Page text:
I had the oysters ($16), Gloria Dawson the Tombo Tuna Poke ($17) and Brian Clark Howard the Leek and Potato Flatbread ($13) -- all of which were a hit in our family-style dining experience. The oysters -- gigantic, chilled on a bed of ice and served with pineapple vinegar, crispy ginger and mint -- were the best I've tasted. The combination of delicate curlicues of ginger, the tiniest sprigs of mint I'd ever thought to eat, and the pineapple vinegar enhanced the oysters and left me, as the best appetizers do (I'm not exactly a culinary snob), with the desire to continue eating oysters all afternoon and into the evening. (The wine turned out to be an excellent pairing for this superfood.) The Tombo Tuna Poke was a surprise, since none of us could remember what poke was (traditional Hawaiin fish dish) before asking our knowledgeable and very friendly waitress, Jesika. The raw tuna was served with sugar snap peas, tiny (adorable, really) Honshimeji mushrooms, jicama and sesame -- an "amazing party of flavors," as Gloria put it. The flatbread -- with sheep's milk feta, pine nuts, capers and grapes -- would have stood out in another context, but for me paled in comparison to the other two appetizers. The grapes, though, were a surprising and delightful touch.
I ordered the hazelnut-crusted Alaskan halibut ($31) with cucumber, jicama, radish and soba noodle. Brian, after a quick reminder from Jesika what a "ramp" is (an onion-like shoot, found easily in the wild this time of year) got the whole brook trout ala Plancha ($28) with ramps, broccolini and shelling beans. Gloria went for the English pea risotto ($24) with carrot, radish, Parmesan and lavender.
My halibut was meaty and good, though the bright flavors of cucumber, jicama and radish -- and the otherworldly green glow their broth gave to the dish -- stole the show. Still, I found myself envying my colleague's dishes. The risotto's lavender came in the form of a foam garnish (Gloria: "I'm into foam as long as it's not overdone; this is perfect.") on an inspired and flavorful risotto. Brian's trout was as beautiful (despite some misgivings expressed around the table about the presence of the fish head) as it was flavorful. Stuffed with the broccolini, ramps and beans, its flesh was tender and delicious.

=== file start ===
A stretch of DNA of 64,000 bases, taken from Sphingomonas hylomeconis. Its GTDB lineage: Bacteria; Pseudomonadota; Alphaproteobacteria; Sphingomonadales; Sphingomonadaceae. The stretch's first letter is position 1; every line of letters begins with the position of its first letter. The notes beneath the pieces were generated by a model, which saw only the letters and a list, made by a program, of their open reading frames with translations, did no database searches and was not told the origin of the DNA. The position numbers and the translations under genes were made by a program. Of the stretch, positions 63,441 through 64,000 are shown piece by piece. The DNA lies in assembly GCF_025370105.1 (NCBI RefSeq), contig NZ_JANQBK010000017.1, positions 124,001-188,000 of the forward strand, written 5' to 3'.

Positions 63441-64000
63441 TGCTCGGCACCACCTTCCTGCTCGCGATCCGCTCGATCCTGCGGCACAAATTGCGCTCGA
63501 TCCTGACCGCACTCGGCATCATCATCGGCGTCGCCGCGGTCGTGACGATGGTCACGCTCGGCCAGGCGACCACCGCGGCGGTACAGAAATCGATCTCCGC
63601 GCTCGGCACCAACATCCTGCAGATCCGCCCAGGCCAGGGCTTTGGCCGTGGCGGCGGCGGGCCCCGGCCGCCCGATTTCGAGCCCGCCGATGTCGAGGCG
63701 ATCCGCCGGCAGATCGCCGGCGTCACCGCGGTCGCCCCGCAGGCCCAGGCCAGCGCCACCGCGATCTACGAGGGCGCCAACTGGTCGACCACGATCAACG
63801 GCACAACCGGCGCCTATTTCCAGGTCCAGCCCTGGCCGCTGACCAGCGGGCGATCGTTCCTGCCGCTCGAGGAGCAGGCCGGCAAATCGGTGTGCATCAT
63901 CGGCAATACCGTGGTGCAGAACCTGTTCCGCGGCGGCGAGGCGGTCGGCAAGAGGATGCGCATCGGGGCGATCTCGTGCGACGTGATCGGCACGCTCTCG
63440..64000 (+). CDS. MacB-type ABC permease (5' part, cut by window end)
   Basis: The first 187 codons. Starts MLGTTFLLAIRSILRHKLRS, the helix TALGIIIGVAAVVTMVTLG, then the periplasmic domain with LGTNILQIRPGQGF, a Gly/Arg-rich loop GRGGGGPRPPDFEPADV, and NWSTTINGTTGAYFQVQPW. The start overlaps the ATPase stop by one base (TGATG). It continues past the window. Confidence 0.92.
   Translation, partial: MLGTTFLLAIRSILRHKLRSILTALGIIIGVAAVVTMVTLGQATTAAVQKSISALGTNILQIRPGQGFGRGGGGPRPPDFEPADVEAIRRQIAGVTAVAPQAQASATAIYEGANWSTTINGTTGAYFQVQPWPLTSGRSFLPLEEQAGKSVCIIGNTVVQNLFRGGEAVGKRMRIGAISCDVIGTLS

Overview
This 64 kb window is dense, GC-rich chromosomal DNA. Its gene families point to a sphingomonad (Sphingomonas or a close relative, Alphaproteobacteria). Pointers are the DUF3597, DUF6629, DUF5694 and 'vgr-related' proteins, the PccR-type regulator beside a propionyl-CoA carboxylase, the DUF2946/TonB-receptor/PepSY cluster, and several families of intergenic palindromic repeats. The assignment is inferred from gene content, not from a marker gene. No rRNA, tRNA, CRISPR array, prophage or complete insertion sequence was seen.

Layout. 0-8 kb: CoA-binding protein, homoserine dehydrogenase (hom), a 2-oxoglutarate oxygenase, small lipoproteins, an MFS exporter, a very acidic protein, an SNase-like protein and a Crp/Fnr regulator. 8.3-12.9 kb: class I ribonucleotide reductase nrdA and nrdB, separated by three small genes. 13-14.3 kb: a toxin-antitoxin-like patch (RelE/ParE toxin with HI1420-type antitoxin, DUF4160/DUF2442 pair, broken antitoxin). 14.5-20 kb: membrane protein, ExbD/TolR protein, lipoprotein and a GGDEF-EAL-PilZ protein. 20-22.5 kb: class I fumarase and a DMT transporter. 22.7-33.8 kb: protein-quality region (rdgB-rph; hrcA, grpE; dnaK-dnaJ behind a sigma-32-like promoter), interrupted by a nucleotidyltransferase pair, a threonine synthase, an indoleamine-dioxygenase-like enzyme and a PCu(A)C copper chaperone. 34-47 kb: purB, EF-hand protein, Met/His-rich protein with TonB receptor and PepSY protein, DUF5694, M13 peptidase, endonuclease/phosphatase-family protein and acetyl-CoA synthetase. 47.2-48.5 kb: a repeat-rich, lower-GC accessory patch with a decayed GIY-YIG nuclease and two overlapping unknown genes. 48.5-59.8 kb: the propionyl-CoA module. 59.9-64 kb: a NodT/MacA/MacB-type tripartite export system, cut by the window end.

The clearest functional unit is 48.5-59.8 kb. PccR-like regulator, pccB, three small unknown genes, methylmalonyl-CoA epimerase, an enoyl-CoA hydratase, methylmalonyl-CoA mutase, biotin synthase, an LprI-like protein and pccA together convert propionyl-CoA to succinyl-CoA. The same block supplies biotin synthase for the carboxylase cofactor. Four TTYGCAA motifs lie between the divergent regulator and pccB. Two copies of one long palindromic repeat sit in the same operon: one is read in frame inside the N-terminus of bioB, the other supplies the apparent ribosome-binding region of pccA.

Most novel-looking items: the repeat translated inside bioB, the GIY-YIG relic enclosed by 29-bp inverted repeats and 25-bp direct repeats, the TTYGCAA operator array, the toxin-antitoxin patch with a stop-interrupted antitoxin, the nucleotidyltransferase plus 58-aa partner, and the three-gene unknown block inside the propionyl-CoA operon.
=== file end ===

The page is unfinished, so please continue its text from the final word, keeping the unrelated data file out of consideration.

By this time we were deep enough into our celebration that we started a second bottle of wine -- a cidery organic Gruner Veltliner from Weingut H.u.M. Hofer. It was a bit out of the local category, having traveled from Weinviertel, Austria, but had the benefit of coming in a green 1 liter bottle reminiscent of a Heineken (right down to the bottle cap).
Fortunately, the perfectly sized portions of our meal left us with a comfortable desire for ...
Brian went with the mango and pineapple carpaccio, with macadamia cake, coconut tapioca and mango & pineapple sorbet. His pronouncement: some of the best sorbet he'd tasted. Gloria went with the warm almond crepes with marzipan, grapefruit, kumquat and toasted almond milk sherbet. I believe there was a kumquat high-five involved, though there had been a spate of high fives that afternoon, some of them hard to explain. My local bleu cheese and dried fruit chutney (semolina-raisin pain perdue, fuji apple and toasted hazelnut) was my idea of a perfect dessert. It left me feeling a little like I did about those oysters, as I sipped French pressed coffee and hoped that wedge of bleu cheese would last a little longer.
Yeah, we liked it.